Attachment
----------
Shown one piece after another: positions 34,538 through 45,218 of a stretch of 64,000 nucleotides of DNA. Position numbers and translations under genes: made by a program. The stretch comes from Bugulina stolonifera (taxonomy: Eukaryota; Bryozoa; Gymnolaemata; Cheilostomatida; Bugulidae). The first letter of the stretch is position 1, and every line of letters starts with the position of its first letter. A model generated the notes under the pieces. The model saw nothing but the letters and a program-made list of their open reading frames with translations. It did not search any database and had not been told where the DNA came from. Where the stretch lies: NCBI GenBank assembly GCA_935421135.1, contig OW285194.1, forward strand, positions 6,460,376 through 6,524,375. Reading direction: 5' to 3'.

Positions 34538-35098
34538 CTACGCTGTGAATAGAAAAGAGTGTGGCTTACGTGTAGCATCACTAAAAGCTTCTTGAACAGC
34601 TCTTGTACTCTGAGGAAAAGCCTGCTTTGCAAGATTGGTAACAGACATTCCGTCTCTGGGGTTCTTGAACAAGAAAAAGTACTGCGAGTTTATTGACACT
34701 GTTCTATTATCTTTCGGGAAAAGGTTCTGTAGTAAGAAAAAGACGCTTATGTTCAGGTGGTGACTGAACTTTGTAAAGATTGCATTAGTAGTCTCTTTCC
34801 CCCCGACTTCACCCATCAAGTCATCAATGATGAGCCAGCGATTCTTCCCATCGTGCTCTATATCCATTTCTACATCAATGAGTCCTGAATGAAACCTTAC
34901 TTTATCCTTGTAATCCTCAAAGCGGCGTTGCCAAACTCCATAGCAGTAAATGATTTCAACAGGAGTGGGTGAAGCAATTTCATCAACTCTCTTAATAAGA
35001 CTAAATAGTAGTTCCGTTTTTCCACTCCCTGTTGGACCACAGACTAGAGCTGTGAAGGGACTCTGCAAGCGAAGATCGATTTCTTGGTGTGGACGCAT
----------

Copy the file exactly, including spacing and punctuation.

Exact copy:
Shown one piece after another: positions 34,538 through 45,218 of a stretch of 64,000 nucleotides of DNA. Position numbers and translations under genes: made by a program. The stretch comes from Bugulina stolonifera (taxonomy: Eukaryota; Bryozoa; Gymnolaemata; Cheilostomatida; Bugulidae). The first letter of the stretch is position 1, and every line of letters starts with the position of its first letter. A model generated the notes under the pieces. The model saw nothing but the letters and a program-made list of their open reading frames with translations. It did not search any database and had not been told where the DNA came from. Where the stretch lies: NCBI GenBank assembly GCA_935421135.1, contig OW285194.1, forward strand, positions 6,460,376 through 6,524,375. Reading direction: 5' to 3'.

Positions 34538-35098
34538 CTACGCTGTGAATAGAAAAGAGTGTGGCTTACGTGTAGCATCACTAAAAGCTTCTTGAACAGC
34601 TCTTGTACTCTGAGGAAAAGCCTGCTTTGCAAGATTGGTAACAGACATTCCGTCTCTGGGGTTCTTGAACAAGAAAAAGTACTGCGAGTTTATTGACACT
34701 GTTCTATTATCTTTCGGGAAAAGGTTCTGTAGTAAGAAAAAGACGCTTATGTTCAGGTGGTGACTGAACTTTGTAAAGATTGCATTAGTAGTCTCTTTCC
34801 CCCCGACTTCACCCATCAAGTCATCAATGATGAGCCAGCGATTCTTCCCATCGTGCTCTATATCCATTTCTACATCAATGAGTCCTGAATGAAACCTTAC
34901 TTTATCCTTGTAATCCTCAAAGCGGCGTTGCCAAACTCCATAGCAGTAAATGATTTCAACAGGAGTGGGTGAAGCAATTTCATCAACTCTCTTAATAAGA
35001 CTAAATAGTAGTTCCGTTTTTCCACTCCCTGTTGGACCACAGACTAGAGCTGTGAAGGGACTCTGCAAGCGAAGATCGATTTCTTGGTGTGGACGCAT